While writing Hard Some I was reading Will Alexander’s Compression and Purity. I can see his imprint strongly there. I love getting lost in his cosmos. I was also reading Cesaire’s Discourse on Colonialism, Ngugi’s Globalectics, Twyla Tharp’s The Creative Habit, and Eckhart Tolle. I was spending a lot of time with my friend, the former-Seattle poet Maged Zaher, and I know his language trickled into the book. Other influences that come to mind in my writing life—Juliana Spahr, Maggie Nelson, Frank O’Hara, Joanne Kyger, and Hannah Weiner.

Mostly the chapbook length forms come from my inner sense of time, and how much material I decide one poem can hold within a certain time frame. I’m not sure there was a journey to get to that place. It’s just what happened.

Q: Finally, and perhaps you’ve already answered this, but who do you read to reenergize your own work? What particular works can’t you help but return to?

A: This list hasn’t changed much over the years—Lorenzo Thomas’ Dracula, Joanne Kyger’s Collected Poems, Aime Cesaire’s Collected Poems, John Cage’s Silence, Juliana Spahr’s The Transformation and This Connection of Everyone with Lungs, anything by Vonnegut. And my friends. I read my friends when I’m stuck.

Tuesday, April 30, 2019

TtD supplement #132 : seven questions for Emilia Nielsen

Emilia Nielsen’s debut book, Surge Narrows (Leaf Press, 2013), was a finalist for the League of Canadian Poets’ Gerald Lampert Memorial Award. Body Work, her second book of poetry, was published by Signature Editions in spring 2018. She is also the author of the scholarly text, Disrupting Breast Cancer Narratives: Stories of Rage and Repair published by University of Toronto Press in 2019. She recently joined York University’s Health & Society Program in the Department of Social Science as a tenure track Assistant Professor in Arts, Medicine and Healing.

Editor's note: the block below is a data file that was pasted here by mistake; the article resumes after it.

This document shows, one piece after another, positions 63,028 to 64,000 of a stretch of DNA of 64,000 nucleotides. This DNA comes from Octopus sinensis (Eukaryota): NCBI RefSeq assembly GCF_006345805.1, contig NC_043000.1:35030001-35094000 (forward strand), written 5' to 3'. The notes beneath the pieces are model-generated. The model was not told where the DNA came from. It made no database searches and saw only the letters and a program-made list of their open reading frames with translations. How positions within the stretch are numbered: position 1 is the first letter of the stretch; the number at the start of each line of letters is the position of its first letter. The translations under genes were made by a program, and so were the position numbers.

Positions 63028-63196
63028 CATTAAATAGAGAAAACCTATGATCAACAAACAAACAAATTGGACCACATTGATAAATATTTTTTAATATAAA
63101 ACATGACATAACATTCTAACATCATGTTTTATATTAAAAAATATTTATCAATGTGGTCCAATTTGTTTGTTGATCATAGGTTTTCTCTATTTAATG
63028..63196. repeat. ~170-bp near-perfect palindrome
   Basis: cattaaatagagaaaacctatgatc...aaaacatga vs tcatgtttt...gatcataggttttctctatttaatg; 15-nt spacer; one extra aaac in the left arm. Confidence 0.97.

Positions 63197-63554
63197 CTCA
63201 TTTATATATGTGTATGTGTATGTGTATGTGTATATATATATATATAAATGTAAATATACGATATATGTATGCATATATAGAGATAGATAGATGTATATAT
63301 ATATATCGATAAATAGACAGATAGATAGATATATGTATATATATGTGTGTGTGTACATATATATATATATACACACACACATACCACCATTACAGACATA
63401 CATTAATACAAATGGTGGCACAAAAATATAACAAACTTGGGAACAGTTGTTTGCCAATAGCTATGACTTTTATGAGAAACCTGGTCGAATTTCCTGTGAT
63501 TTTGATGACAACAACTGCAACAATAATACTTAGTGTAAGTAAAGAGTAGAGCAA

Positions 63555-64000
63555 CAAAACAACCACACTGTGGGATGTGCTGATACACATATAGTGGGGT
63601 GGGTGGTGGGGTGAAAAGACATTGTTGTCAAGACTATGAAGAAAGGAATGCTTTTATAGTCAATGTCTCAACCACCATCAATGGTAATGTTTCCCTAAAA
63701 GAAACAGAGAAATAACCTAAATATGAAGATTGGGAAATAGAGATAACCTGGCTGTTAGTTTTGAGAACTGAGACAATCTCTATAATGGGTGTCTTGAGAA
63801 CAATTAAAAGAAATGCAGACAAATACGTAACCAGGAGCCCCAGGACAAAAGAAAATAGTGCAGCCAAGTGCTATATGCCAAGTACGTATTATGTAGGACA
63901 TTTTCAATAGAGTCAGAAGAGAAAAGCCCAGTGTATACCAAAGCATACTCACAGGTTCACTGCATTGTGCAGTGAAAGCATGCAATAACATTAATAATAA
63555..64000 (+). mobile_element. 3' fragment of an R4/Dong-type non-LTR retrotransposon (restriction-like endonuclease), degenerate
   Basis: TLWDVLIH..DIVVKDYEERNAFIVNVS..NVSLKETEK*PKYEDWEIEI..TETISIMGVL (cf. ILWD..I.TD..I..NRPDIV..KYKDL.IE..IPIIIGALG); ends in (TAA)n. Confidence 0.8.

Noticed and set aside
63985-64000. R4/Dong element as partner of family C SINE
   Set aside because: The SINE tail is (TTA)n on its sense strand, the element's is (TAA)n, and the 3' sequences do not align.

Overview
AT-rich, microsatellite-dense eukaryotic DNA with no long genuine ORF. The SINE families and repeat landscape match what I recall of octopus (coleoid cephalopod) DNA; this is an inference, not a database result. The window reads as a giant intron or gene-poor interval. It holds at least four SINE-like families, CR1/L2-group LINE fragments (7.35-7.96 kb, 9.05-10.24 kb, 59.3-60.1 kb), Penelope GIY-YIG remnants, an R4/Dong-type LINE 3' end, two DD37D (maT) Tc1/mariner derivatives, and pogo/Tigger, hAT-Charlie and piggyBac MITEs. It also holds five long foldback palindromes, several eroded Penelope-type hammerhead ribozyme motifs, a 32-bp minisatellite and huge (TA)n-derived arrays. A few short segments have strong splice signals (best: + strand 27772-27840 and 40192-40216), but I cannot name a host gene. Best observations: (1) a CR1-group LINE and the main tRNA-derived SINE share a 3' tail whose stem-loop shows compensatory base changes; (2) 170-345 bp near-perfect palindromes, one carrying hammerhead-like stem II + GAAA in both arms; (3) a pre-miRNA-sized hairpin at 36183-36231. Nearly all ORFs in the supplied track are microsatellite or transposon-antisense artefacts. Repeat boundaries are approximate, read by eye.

Her suite of poems “NOXIOUS SPECIES” appears in the twenty-first issue of Touch the Donkey.

Q: Tell me about “NOXIOUS SPECIES.”

A: I’d like to say the primary inspiration for these poems came from a weed manual published by the Government of Alberta, the Alberta Invasive Plant Identification Guide: Prohibited Noxious and Noxious. And this is true, in part.

But these poems also came about because of finding myself newly in Edmonton, Alberta. I had spent three long summers as a fire lookout in northern Alberta years previous but for three years I actually lived year-round in the province and more importantly as part of a neighbourhood. I was spending a lot of time out walking with my very energetic puppy in Mill Creek Ravine. There, neighbours not only get together to clean up garbage each spring, they also participate in weed pulls because plant species like garlic mustard and Himalayan balsam are transforming—and some would say irrevocably changing—the natural ecosystem.

So not only was I curious about the names of these plants and how to identify them, I was implicated in their histories of migration from Europe and settlement into areas just like the one I was walking in. This history maps onto colonial settler migration and with my own ancestor’s obsession with bringing all manner of species from Europe. The best response to invasive plants seemed to be pull them out, as I did with a bunch of creeping bellflowers happily growing in my front yard. (Truth be told I missed them the next spring when only a few remaining plants bloomed, exactly as planned.)

So, I’m also beginning to understand that my own thinking is rather limited—no surprise!—and that we would all be best served by turning to the work of Indigenous scholars like Nicholas Reo who are rethinking how best to understand the problem so-called “invasive species” present. (I recommend listening to Reo’s interview with Rosanna Deerchild on Unreserved and reading a bit more about his work here.)  

I also happened to reread Louise Glück’s The Wild Iris and was captivated all over again by the speakers of those poems. And the acerbic voice of “Witchgrass” especially.

Then there was hateful anti-immigration rhetoric—and actions—coming from the President of the United States, which was in the news and on the radio in constant rotation and was as vile then, a year and a half ago, as it is now.

Somehow all of this bubbled up and into the voices of these plants, these noxious species. (Or at least I think it did!)

Q: How do these poems compare to some of the other work you’ve been doing lately?

A: These poems seem pretty different from the other types of work I’ve been doing lately.